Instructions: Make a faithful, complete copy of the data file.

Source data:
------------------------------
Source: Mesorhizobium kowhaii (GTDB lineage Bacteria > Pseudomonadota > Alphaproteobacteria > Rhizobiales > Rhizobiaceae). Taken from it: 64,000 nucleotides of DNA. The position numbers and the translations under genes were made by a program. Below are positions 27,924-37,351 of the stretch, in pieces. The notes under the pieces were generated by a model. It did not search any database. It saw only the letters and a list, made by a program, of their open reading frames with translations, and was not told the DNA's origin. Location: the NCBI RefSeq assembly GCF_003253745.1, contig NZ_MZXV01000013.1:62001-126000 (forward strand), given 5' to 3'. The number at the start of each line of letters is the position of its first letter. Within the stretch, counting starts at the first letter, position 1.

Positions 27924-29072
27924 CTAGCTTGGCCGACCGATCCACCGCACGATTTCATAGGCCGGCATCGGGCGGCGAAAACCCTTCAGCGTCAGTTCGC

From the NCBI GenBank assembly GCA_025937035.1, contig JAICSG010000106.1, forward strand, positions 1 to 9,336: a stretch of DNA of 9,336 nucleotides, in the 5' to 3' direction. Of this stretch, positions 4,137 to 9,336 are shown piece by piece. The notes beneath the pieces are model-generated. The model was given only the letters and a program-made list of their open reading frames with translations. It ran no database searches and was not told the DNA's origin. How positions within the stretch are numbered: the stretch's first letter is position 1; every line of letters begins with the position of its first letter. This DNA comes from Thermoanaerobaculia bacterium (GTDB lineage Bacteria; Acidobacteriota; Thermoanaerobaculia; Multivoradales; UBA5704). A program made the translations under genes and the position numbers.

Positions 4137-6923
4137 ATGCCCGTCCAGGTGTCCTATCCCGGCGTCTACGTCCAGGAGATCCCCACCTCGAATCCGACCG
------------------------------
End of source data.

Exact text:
Source: Mesorhizobium kowhaii (GTDB lineage Bacteria > Pseudomonadota > Alphaproteobacteria > Rhizobiales > Rhizobiaceae). Taken from it: 64,000 nucleotides of DNA. The position numbers and the translations under genes were made by a program. Below are positions 27,924-37,351 of the stretch, in pieces. The notes under the pieces were generated by a model. It did not search any database. It saw only the letters and a list, made by a program, of their open reading frames with translations, and was not told the DNA's origin. Location: the NCBI RefSeq assembly GCF_003253745.1, contig NZ_MZXV01000013.1:62001-126000 (forward strand), given 5' to 3'. The number at the start of each line of letters is the position of its first letter. Within the stretch, counting starts at the first letter, position 1.

Positions 27924-29072
27924 CTAGCTTGGCCGACCGATCCACCGCACGATTTCATAGGCCGGCATCGGGCGGCGAAAACCCTTCAGCGTCAGTTCGC

From the NCBI GenBank assembly GCA_025937035.1, contig JAICSG010000106.1, forward strand, positions 1 to 9,336: a stretch of DNA of 9,336 nucleotides, in the 5' to 3' direction. Of this stretch, positions 4,137 to 9,336 are shown piece by piece. The notes beneath the pieces are model-generated. The model was given only the letters and a program-made list of their open reading frames with translations. It ran no database searches and was not told the DNA's origin. How positions within the stretch are numbered: the stretch's first letter is position 1; every line of letters begins with the position of its first letter. This DNA comes from Thermoanaerobaculia bacterium (GTDB lineage Bacteria; Acidobacteriota; Thermoanaerobaculia; Multivoradales; UBA5704). A program made the translations under genes and the position numbers.

Positions 4137-6923
4137 ATGCCCGTCCAGGTGTCCTATCCCGGCGTCTACGTCCAGGAGATCCCCACCTCGAATCCGACCG